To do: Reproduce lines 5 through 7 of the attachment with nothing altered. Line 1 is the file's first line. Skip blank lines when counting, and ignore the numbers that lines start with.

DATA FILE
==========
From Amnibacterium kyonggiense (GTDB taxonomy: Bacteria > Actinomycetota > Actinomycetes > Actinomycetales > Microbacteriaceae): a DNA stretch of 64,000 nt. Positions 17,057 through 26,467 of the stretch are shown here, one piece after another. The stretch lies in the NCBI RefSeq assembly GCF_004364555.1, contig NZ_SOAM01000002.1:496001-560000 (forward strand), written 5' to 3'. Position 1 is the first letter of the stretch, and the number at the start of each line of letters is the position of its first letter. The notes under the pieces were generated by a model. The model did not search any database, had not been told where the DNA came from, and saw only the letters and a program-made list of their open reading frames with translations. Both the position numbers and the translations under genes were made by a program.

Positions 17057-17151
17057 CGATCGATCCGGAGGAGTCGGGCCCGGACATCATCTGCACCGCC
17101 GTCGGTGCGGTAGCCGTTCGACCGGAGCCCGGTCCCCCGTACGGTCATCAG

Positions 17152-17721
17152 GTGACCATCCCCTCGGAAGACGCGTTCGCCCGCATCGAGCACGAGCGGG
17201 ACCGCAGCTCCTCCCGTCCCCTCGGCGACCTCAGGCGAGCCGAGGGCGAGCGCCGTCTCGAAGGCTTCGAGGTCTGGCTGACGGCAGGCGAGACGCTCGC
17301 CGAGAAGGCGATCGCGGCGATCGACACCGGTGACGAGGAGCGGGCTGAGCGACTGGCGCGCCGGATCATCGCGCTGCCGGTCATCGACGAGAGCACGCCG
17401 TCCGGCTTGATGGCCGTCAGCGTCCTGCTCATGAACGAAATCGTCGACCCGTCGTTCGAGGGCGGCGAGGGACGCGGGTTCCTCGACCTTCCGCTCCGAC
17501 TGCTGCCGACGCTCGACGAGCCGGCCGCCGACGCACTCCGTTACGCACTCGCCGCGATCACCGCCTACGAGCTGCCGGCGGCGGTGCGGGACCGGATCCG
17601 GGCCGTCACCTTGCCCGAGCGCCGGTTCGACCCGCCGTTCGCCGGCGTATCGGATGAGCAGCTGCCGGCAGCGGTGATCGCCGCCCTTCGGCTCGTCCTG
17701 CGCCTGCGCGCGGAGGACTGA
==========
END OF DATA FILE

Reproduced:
Positions 17152-17721
17152 GTGACCATCCCCTCGGAAGACGCGTTCGCCCGCATCGAGCACGAGCGGG
17201 ACCGCAGCTCCTCCCGTCCCCTCGGCGACCTCAGGCGAGCCGAGGGCGAGCGCCGTCTCGAAGGCTTCGAGGTCTGGCTGACGGCAGGCGAGACGCTCGC